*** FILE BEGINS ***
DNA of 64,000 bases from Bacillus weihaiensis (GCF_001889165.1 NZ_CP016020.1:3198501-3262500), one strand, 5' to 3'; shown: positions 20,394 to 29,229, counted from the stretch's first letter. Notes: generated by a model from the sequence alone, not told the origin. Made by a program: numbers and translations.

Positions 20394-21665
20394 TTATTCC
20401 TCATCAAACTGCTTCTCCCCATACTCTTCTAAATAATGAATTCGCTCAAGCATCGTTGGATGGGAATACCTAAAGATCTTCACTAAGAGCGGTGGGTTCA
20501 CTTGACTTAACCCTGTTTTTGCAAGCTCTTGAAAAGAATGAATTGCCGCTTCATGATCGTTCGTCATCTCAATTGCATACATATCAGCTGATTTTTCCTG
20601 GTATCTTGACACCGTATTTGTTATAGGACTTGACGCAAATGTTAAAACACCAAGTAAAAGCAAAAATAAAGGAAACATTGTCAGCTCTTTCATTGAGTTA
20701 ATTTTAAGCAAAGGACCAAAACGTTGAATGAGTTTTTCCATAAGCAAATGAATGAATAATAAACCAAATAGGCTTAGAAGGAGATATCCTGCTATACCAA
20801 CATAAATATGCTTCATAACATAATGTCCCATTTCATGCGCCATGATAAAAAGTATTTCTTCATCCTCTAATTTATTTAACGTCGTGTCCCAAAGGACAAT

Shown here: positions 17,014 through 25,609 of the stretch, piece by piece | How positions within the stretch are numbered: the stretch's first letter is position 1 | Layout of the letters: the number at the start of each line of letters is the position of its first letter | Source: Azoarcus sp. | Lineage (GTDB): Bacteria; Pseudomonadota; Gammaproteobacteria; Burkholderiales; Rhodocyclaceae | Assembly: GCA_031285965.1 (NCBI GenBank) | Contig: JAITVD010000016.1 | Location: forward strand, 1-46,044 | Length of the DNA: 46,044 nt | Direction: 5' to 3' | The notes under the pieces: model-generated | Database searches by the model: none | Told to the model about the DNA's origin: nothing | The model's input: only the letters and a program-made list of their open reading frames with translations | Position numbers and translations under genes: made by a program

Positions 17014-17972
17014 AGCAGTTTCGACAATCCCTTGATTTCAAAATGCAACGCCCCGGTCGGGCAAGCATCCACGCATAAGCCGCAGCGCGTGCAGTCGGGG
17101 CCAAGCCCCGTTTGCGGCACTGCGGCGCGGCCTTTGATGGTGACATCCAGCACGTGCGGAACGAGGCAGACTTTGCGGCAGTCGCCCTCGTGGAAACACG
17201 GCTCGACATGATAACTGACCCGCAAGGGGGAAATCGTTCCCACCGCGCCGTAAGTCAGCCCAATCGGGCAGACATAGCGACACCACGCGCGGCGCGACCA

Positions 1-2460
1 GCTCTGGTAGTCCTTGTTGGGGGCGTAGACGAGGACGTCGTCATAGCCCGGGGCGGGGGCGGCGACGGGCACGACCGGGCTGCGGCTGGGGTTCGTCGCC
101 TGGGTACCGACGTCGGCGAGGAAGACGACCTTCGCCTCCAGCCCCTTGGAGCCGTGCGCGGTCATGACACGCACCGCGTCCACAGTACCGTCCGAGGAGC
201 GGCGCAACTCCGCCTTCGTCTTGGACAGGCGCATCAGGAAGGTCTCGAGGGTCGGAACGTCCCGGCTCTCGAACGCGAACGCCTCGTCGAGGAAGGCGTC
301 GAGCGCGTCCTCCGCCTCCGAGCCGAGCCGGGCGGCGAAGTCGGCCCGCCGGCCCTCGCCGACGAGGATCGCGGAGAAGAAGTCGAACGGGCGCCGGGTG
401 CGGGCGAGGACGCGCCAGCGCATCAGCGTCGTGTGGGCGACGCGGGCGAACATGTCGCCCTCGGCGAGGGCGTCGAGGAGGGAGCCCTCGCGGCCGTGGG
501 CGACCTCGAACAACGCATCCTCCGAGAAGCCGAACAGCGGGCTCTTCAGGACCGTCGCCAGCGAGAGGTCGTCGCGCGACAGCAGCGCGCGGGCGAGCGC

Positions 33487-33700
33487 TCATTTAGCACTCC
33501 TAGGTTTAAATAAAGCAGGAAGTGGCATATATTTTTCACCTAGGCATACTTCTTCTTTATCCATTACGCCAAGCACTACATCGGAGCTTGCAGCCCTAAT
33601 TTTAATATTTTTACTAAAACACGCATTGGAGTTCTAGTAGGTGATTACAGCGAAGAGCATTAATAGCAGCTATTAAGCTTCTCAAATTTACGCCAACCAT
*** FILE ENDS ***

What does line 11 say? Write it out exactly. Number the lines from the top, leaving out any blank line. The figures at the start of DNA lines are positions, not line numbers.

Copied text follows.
17014 AGCAGTTTCGACAATCCCTTGATTTCAAAATGCAACGCCCCGGTCGGGCAAGCATCCACGCATAAGCCGCAGCGCGTGCAGTCGGGG